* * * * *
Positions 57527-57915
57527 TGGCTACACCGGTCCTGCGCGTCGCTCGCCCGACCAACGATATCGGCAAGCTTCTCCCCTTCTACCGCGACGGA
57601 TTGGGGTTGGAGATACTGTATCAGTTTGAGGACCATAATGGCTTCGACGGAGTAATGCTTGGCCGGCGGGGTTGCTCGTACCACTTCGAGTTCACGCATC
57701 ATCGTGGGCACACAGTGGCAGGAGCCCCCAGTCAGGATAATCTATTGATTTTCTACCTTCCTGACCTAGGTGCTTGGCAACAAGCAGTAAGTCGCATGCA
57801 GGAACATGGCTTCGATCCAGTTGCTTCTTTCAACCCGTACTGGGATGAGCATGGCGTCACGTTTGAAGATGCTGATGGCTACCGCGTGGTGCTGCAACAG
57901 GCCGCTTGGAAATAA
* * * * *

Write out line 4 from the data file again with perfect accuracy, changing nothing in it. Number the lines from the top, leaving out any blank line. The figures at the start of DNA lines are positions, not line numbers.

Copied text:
57701 ATCGTGGGCACACAGTGGCAGGAGCCCCCAGTCAGGATAATCTATTGATTTTCTACCTTCCTGACCTAGGTGCTTGGCAACAAGCAGTAAGTCGCATGCA